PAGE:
Heading 4 <4> - Heading 6 <h6> would be used for sub-sections of the <h2> or <h3>, and so on.
Alternative text (alt text) is the text that is displayed instead of images on websites. A visually impaired reader who is using a screen reader will hear the alt text in place of the image. A text browser will display the alt text instead of the image.
Metadata is information about a Web page that search engines use to help rank the page in search results. It is important to enter metadata for each page to help visitors find a Web page. Metadata must be included for Web page description and keywords for all IPFW.edu pages intended for public viewing.
Metadata (description): A sentence describing what the web page is about.
Metadata (Keywords): A list of possible keywords that users would enter in the search bar to look for that particular page.
Step by step instructions for metadata are available in the Web Accessibility how-to's.
A table uses rows and columns to organize content visually on the screen.
An image map is an image that has been divided into regions with associated actions. Clicking on an active region causes an action to occur.
Avoid using image maps unless they can be created using CSS
Those who cannot use a mouse may be able to use a keyboard. For those who cannot use a keyboard, assistive devices mimic the functionality of a keyboard in one way or another.
In its simplest form, keyboard accessible content progresses in a logical order when the Tab key is used to tab through content.
These are assistive, rehabilitative devices or methods that promote greater independence for individuals with disabilities by changing how these individuals interact with technology. Adaptive technologies assist with information access. Screen-reading software, which can read aloud for the user the details of material displayed on a monitor, is one such example of assistive technology.
Plugins are software pieces that add a specific feature or service to a larger system. For example, in order to view a PDF file, the Adobe Acrobat Reader® plugin is required. When information is made available to users and requires a plugin to make it accessible, a link to downloading that plugin should be provided.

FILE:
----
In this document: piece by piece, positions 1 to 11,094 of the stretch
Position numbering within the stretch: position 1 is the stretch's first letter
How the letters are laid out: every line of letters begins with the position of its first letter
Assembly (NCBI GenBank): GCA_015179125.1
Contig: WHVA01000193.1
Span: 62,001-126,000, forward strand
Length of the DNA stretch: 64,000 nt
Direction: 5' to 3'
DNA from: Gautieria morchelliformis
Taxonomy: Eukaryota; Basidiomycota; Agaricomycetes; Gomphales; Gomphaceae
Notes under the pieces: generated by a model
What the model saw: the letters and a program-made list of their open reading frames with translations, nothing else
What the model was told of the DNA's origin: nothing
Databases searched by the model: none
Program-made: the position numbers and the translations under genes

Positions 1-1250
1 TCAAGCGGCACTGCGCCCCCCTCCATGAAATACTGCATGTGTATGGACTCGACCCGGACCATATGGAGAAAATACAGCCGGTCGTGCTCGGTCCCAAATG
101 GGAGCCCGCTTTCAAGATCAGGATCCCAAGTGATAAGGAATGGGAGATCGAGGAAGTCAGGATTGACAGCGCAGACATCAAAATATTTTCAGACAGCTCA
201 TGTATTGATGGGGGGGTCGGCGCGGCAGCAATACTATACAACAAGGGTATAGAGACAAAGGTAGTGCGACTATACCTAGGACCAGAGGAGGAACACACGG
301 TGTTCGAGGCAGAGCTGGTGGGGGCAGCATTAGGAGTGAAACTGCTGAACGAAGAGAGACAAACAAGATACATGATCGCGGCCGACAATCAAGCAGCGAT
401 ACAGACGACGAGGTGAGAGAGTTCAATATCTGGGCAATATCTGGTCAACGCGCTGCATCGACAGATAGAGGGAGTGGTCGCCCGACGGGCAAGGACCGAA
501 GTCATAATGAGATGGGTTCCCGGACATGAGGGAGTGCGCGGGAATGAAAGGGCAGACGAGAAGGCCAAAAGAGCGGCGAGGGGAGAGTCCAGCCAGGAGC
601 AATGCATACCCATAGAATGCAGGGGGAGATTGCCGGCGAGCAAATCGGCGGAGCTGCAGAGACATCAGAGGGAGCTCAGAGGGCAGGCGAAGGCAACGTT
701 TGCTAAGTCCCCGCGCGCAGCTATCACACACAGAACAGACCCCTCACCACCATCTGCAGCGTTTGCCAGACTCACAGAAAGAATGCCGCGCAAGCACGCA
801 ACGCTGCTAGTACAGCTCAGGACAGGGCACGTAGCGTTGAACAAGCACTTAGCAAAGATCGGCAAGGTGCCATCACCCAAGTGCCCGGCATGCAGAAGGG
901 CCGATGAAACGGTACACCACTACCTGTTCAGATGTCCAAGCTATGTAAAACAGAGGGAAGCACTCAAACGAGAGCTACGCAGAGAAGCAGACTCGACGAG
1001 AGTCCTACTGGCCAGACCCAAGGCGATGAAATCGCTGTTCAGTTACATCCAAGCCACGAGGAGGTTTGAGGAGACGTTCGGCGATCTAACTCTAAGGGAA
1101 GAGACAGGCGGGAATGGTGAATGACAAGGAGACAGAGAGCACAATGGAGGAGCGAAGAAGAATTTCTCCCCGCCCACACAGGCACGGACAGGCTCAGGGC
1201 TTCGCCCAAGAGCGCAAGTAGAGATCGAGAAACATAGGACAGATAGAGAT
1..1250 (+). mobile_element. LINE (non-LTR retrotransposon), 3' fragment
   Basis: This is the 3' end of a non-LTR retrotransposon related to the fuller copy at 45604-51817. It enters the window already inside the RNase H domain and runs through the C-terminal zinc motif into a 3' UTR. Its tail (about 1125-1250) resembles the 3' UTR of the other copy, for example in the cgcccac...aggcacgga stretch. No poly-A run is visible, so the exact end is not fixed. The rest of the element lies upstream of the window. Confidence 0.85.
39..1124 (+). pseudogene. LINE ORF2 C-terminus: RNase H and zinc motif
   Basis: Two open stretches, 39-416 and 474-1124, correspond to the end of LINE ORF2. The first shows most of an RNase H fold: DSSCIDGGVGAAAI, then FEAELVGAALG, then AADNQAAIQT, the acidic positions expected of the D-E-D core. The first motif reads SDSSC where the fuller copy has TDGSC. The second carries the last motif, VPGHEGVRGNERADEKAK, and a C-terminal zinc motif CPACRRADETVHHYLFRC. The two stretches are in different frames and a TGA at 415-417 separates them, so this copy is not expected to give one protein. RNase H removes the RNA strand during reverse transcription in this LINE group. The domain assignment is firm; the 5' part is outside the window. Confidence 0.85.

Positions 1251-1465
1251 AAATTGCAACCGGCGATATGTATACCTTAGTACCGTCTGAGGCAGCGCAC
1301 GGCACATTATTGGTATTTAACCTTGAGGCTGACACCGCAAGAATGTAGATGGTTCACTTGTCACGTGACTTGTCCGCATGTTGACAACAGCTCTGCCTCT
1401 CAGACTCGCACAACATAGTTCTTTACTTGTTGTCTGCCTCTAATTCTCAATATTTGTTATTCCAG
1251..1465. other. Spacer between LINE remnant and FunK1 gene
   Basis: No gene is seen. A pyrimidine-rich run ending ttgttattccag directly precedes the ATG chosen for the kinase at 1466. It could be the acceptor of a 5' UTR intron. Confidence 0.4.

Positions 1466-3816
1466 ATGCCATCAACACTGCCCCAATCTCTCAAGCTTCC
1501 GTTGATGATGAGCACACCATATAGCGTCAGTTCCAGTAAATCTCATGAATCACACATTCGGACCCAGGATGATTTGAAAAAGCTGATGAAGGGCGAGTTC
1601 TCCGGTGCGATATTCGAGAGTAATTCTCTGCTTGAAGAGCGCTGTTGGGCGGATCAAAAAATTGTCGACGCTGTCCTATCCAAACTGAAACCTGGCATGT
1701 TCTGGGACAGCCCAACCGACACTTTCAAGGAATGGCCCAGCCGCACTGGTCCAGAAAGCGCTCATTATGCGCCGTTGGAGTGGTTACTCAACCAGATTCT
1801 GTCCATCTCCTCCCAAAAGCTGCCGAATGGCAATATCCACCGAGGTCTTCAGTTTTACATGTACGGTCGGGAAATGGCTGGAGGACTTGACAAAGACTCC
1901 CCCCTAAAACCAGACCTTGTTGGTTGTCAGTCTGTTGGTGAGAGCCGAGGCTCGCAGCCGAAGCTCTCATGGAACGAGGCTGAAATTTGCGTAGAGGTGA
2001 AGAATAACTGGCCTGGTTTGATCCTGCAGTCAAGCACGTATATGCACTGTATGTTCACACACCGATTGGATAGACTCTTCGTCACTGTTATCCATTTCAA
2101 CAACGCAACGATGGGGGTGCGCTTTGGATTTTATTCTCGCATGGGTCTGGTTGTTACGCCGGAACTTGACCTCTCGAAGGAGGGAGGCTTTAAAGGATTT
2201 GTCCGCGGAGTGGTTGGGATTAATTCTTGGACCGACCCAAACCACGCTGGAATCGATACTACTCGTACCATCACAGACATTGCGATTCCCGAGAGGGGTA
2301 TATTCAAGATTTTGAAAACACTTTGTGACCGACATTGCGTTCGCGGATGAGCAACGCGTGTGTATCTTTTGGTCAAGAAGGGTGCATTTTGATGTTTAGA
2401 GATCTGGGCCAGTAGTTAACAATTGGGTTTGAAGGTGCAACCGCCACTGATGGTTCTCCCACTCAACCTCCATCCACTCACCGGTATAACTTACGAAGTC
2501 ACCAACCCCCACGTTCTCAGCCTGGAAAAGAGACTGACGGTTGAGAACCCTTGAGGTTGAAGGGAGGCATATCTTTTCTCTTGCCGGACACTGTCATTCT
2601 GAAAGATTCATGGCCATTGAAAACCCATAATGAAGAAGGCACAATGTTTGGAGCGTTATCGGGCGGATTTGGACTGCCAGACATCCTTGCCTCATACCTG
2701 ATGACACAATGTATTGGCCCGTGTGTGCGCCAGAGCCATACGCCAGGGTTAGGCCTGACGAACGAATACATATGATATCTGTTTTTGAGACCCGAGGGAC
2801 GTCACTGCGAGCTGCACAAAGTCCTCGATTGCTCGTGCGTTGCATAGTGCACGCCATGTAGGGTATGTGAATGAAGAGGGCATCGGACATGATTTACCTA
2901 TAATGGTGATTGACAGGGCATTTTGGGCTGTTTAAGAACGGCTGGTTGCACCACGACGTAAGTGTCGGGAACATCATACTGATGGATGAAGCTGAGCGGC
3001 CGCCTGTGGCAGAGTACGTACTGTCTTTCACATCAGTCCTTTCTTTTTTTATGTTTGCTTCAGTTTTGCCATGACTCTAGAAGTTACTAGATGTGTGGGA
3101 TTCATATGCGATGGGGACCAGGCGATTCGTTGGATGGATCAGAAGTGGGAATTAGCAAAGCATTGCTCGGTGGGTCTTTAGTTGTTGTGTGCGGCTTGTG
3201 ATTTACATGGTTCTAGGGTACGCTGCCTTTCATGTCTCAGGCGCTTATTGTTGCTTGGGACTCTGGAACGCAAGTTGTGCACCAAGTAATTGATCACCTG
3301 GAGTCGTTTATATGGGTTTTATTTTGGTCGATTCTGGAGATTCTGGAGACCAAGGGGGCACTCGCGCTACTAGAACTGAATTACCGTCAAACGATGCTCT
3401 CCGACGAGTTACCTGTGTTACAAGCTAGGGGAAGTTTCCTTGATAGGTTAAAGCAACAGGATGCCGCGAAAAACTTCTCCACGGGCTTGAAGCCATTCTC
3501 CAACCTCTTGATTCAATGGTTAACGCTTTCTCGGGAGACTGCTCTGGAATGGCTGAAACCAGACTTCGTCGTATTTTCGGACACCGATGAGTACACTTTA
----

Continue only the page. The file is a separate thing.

For some plugins, the question of accessibility is more complex. For instance, Web content that uses Java or Flash. Section 508 says that a text equivalent non-text element shall be provided. Providing alternative text for images or a long description for a chart is much easier than providing text equivalents for some plugins. University Relations will consider plugins on a case by case basis. If you currently use or plan to use a Java or Flash plugin in your site, contact University Relations for more information.
Widgets are small programs that can be put into Web content. Some commonly used and well recognized widgets are: Find us on Facebook widget, live stream widgets, upcoming events widget, user status widget. Widgets will be handled on a case by case basis by University Relations. If you currently use or plan to use a widget in your site, contact University Relations for more information.
Some assistive technologies need to present the content of the web page in a linear fashion. This makes it difficult or impossible for the end user of these technologies to skip around the page. If the navigation links are at the top or left of all of the pages in a site the user of these assistive technologies would need to read or listen to, all of the navigation links each time a new page is loaded. Experienced users of the assistive technology find reading through all of these repeated links aggravating. Users who are newer to the assistive technology frequently become confused about whether the contents of the page are even changing when a link is selected.